Given a match of an expression e to the pattern type { property_pattern_list }, it is a compile-time error if the expression e is not pattern-compatible with the type T designated by type. If the type is absent, we take it to be the static type of e. If the identifier is present, it declares a pattern variable of type type. Each of the identifiers appearing on the left-hand-side of its property_pattern_list must designate an accessible readable property or field of T. If the simple_designation of the property_pattern is present, it defines a pattern variable of type T.

At runtime, the expression is tested against T. If this fails then the property pattern match fails and the result is false. If it succeeds, then each property_subpattern field or property is read and its value matched against its corresponding pattern. The result of the whole match is false only if the result of any of these is false. The order in which subpatterns are matched is not specified, and a failed match may not match all subpatterns at runtime. If the match succeeds and the simple_designation of the property_pattern is a single_variable_designation, it defines a variable of type T that is assigned the matched value.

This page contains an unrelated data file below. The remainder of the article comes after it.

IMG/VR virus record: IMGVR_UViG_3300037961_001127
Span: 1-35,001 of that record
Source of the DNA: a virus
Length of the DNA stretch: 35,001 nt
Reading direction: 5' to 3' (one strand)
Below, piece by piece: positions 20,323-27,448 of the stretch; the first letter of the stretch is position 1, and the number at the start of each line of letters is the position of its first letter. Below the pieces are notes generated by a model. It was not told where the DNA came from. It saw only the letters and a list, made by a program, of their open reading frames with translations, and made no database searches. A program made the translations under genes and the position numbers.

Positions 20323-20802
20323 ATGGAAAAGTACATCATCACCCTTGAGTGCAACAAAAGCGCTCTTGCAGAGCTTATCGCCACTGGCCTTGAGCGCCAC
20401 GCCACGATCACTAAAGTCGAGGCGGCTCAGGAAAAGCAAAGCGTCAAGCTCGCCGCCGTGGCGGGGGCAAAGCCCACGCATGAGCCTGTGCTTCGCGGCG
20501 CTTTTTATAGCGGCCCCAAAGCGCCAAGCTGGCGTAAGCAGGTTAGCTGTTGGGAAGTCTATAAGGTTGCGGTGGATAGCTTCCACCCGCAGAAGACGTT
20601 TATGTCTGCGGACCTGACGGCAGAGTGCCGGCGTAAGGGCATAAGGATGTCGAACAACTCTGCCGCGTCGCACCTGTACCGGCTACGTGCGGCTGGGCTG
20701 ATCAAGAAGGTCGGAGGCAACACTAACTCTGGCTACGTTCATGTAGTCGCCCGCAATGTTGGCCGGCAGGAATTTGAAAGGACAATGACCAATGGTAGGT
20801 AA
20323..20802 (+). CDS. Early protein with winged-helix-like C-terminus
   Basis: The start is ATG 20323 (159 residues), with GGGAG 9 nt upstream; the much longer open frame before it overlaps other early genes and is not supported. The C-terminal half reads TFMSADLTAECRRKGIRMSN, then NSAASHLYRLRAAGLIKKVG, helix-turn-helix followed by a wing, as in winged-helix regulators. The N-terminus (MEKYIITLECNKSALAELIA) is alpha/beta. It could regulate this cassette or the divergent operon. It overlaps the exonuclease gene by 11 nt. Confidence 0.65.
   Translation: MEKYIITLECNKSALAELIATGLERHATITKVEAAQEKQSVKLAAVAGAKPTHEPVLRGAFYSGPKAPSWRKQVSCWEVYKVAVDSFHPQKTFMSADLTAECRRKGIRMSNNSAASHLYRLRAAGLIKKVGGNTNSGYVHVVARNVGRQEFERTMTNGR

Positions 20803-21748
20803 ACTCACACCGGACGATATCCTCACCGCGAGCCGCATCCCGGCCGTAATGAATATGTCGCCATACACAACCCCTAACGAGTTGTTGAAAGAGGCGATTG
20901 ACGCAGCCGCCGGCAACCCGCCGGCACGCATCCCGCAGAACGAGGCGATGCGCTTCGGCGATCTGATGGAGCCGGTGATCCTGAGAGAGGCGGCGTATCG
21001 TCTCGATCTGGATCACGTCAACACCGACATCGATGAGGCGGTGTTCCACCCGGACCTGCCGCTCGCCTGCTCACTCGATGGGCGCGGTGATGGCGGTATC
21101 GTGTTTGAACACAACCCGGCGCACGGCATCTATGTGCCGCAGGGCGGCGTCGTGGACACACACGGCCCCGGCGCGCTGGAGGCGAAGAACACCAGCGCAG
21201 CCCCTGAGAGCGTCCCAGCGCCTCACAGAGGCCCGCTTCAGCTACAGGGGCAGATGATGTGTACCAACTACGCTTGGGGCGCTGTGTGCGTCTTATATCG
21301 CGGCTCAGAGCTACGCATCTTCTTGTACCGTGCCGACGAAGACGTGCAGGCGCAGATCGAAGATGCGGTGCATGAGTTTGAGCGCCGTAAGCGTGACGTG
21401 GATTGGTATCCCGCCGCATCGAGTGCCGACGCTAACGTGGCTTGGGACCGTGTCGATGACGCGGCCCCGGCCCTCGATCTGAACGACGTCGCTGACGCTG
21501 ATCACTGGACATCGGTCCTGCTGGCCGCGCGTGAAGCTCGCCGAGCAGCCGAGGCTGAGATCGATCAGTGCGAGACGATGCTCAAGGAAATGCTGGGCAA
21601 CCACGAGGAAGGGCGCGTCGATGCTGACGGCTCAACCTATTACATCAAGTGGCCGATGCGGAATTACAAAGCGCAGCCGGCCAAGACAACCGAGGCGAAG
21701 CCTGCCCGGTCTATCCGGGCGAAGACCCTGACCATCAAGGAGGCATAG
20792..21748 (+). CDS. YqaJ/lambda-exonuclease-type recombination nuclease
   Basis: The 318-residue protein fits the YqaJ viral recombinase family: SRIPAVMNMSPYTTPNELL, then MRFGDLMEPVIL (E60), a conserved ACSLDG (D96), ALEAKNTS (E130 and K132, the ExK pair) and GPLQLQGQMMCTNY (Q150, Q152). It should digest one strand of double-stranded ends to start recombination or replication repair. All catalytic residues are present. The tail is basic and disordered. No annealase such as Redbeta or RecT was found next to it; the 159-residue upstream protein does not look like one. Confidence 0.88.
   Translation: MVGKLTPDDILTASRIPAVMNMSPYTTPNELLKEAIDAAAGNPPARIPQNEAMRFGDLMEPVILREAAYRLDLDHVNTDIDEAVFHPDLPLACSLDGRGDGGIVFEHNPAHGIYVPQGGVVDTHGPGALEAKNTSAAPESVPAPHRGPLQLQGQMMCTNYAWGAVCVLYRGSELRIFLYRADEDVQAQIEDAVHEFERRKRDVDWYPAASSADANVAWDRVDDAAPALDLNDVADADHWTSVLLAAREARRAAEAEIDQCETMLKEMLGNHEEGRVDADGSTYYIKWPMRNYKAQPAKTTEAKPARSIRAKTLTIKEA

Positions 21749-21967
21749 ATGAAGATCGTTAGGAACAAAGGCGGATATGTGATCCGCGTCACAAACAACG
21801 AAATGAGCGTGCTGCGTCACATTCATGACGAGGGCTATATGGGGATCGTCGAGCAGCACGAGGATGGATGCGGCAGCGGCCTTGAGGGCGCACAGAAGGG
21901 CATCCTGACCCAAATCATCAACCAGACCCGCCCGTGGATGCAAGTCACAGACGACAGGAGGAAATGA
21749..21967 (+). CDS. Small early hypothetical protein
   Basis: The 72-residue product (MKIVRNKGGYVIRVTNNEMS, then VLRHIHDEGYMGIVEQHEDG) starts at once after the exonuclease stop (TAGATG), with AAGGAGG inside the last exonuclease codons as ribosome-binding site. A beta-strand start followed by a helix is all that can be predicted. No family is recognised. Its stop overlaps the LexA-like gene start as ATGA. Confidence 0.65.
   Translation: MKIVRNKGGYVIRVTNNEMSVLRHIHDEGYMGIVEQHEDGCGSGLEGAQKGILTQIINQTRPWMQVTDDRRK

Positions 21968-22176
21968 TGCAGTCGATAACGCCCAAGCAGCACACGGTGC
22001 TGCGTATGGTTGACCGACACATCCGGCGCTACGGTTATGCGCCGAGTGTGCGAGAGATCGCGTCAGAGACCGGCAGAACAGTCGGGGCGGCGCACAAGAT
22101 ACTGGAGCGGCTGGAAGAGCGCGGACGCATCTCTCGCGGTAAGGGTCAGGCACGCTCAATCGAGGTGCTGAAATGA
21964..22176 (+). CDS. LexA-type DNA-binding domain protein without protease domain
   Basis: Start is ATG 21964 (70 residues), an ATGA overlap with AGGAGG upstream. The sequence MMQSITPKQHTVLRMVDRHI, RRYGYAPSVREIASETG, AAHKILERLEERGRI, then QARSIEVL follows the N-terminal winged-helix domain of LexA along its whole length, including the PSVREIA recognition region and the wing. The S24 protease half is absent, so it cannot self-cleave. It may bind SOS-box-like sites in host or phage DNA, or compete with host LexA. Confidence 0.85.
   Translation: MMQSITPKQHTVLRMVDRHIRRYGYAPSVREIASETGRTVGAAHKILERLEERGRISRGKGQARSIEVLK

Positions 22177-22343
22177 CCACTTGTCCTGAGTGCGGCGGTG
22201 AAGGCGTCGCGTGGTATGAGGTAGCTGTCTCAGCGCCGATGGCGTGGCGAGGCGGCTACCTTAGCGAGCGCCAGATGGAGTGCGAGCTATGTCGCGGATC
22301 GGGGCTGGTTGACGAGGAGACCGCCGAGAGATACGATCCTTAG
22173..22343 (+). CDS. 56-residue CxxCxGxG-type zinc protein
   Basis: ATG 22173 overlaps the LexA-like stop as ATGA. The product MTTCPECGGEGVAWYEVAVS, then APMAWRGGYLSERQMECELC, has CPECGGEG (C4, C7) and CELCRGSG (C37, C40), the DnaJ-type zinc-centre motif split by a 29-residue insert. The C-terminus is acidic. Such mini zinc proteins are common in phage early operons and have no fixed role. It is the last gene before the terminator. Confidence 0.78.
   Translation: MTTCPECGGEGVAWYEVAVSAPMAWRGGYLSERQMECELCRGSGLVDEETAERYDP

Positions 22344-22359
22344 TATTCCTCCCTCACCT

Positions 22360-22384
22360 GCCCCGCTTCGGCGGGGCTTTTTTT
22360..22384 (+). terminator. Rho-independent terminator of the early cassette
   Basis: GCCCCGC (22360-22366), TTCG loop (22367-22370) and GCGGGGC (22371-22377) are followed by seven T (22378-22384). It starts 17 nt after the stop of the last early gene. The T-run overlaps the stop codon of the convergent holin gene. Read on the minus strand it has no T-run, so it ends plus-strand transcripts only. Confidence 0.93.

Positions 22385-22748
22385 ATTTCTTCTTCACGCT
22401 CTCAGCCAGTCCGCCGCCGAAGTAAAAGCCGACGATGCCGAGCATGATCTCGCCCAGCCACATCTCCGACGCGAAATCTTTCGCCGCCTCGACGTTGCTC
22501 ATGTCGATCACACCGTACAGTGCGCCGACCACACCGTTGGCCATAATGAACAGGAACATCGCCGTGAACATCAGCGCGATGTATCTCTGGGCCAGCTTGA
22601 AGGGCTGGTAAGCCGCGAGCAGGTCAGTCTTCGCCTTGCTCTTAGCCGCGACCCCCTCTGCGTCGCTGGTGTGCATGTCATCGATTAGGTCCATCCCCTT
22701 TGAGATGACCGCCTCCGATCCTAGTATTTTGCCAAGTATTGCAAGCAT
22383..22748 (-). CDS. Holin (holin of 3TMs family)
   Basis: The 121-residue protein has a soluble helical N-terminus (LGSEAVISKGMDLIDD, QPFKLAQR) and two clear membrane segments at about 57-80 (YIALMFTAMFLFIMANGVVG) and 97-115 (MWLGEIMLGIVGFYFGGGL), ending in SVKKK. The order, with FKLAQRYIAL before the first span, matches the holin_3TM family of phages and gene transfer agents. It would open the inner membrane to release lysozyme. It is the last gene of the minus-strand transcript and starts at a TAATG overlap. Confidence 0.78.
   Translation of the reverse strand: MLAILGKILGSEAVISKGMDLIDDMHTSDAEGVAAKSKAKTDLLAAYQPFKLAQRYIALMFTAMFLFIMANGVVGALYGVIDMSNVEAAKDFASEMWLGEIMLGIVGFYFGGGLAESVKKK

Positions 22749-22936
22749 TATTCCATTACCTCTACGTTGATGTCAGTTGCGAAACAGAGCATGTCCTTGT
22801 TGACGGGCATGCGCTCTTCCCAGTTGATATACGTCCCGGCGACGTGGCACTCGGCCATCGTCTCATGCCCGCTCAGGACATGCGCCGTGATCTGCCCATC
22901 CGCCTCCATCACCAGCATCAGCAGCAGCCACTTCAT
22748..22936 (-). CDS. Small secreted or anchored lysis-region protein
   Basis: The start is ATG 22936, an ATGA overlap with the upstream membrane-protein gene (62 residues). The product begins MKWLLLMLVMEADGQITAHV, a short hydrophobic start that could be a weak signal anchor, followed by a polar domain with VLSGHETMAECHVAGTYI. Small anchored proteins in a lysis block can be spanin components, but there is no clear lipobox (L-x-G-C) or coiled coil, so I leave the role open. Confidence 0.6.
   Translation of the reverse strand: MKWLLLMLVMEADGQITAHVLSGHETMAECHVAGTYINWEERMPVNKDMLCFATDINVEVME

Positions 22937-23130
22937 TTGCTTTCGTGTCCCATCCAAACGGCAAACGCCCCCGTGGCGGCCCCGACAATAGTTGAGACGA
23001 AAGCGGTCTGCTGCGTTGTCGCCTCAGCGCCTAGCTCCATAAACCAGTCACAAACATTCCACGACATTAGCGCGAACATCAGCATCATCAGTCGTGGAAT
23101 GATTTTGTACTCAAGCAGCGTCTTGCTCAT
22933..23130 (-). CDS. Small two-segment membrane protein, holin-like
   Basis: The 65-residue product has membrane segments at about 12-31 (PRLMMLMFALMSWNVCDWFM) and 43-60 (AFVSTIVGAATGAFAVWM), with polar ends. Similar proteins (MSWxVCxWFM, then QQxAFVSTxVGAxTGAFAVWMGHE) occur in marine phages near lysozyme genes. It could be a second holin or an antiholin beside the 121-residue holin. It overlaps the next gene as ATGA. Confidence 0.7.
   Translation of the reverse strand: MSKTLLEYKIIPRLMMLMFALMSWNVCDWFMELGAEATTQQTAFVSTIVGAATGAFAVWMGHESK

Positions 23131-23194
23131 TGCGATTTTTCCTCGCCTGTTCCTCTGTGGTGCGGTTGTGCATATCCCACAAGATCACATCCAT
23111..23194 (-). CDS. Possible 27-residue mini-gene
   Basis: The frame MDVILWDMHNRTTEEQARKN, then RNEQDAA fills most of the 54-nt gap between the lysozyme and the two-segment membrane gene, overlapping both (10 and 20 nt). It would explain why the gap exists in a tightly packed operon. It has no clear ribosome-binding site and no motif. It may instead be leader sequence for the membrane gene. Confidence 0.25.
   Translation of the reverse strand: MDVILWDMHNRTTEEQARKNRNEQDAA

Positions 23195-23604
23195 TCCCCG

Note: The property pattern can be used to pattern-match with anonymous types.

##### Example
if (o is string { Length: 5 } s)


### Switch Expression

A switch_expression is added to support switch-like semantics for an expression context.

The C# language syntax is augmented with the following syntactic productions:

multiplicative_expression
: switch_expression
| multiplicative_expression '*' switch_expression
| multiplicative_expression '/' switch_expression
| multiplicative_expression '%' switch_expression
;
switch_expression